Owners of a business that falsely claimed it could supervise immigration law firms and made millions of pounds as a result, along with a director of one of those franchises, have been convicted at the Old Bailey.
Dan Romulus Dandes and Babbar Ali Jamil – the directors of DDR Legal Services LLP – and Zia Bi, director of Burlow & Spencer Ltd, were found guilty of six counts relating to 19 offences of providing unqualified immigration advice and/or services contrary to section 91 of the Immigration and Asylum Act 1999. The charges dated from 1 February 2016 to 30 April 2018.
Immigration is the only area of law which is not one of the reserved legal activities but is subject to a standalone regulatory regime that allows non-lawyers to practise in it, overseen by the Office of the Immigration Services Commissioner (OISC).
Romanian practitioner Mr Dandes – who claimed his qualification in the EU allowed him to operate DDR – used it as a consultancy and supervision business helping people set up immigration law ‘franchises’.
A number of individuals and organisations signed up to the scheme, which was designed to circumvent regulation by the OISC or any other regulatory body.
The DDR website says “our licensees do NOT need to be regulated by the OISC or the SRA as they are acting on our behalf”.
It claims to have 18 licensees, who have processed nearly 67,000 applications and turned over almost £27m.
Mr Dandes told the court he provided advice to immigrants in the UK because he believed it was “100% legal”.
Asked whether he realised his colleague’s membership of the Bar in Romania was not valid for providing immigration services in the UK, Mr Jamil said: “I had no idea.”
Burlow & Spencer was one of the companies claiming supervision by DDR, and its website says it employs “a team of highly qualified and extremely knowledgeable lawyers”.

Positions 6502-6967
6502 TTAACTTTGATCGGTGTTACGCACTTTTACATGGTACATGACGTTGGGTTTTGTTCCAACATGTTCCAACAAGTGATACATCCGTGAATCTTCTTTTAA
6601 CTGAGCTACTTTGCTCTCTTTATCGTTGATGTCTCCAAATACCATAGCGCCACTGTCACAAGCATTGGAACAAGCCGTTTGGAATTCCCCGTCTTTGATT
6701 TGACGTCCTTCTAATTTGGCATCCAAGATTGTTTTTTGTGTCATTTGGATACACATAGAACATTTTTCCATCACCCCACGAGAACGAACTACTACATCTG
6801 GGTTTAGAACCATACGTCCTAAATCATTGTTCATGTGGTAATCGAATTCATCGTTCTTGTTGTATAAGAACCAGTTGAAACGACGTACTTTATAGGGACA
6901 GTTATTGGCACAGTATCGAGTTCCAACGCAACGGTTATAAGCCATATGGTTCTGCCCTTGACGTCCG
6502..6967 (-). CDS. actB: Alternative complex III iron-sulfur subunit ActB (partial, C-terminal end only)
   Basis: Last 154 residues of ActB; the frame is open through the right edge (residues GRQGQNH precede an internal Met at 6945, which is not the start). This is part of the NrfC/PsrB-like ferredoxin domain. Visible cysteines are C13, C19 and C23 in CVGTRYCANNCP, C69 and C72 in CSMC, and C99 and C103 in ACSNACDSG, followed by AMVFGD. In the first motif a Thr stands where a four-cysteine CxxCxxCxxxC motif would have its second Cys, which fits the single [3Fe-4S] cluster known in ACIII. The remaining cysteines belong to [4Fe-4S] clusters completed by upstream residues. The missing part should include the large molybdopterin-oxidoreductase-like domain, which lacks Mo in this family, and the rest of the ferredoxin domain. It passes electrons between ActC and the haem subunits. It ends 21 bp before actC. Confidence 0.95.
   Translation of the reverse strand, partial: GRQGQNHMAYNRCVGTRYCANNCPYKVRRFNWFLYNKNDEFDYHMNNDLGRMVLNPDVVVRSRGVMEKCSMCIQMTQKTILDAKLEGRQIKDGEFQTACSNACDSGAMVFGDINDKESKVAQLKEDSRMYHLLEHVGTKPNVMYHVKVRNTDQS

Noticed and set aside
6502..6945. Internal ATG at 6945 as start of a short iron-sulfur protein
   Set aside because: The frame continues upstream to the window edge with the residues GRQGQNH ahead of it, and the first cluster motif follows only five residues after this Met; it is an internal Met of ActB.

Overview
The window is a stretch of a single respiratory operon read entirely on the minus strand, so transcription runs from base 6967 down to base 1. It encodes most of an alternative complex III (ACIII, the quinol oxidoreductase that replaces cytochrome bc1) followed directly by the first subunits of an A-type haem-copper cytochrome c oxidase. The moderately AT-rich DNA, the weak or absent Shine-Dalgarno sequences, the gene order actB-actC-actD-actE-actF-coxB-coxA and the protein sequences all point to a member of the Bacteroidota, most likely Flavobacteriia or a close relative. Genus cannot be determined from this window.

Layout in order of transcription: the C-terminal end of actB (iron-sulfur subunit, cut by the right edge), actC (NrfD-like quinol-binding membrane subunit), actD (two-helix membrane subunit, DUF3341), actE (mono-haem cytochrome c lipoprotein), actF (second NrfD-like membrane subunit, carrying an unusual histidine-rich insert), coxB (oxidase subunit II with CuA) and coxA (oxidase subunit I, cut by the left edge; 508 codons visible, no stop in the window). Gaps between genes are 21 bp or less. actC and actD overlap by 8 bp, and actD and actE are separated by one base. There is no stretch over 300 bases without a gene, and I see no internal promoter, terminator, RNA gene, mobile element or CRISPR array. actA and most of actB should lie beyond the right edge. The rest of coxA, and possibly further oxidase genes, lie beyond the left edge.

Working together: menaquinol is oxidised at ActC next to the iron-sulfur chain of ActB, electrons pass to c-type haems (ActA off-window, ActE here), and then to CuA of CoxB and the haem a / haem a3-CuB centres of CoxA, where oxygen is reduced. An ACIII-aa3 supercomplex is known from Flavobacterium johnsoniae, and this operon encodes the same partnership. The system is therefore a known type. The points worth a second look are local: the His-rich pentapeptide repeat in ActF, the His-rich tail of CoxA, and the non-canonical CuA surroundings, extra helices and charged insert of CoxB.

But after receiving 95 complaints about the firm and a two-year investigation, the OISC challenged DDR’s claim to being qualified to provide supervision, meaning any immigration advice given was unregulated and therefore illegal.
The court was told that Burlow & Spencer staff encouraged clients to lie to the Home Office to secure their visa applications.
Burlow & Spencer has now ceased trading, with former clients being advised to contact Fortis Insolvency in respect of fees paid or the return of documents.
Judge Sarah Munro QC said the case would “inevitably result in financial penalties”, and adjourned sentencing until September, after consideration of a financial investigation and possible confiscation orders.
OISC deputy commissioner Dr Ian Leigh said: “In a devious and calculating way over a considerable period of time the scheme put in place by DDR Legal Service LLP, was successful in dishonestly taking a significant amount of money from vulnerable people.
“There was a total disregard for statutory requirements, and they acted in deliberate defiance of the law. The degree of culpability is high, as is the harm they have caused.
“They owe a considerable amount of money to individuals and by the high number of complaints against Burlow & Spencer alone, they have clearly undermined the immigration system.
“These are serious offences that are aggravated by a knowing and calculating disregard of the statutory regime; the sophistication of the offences is reflected by the time and effort put in by officers of the OISC to investigate and prosecute.”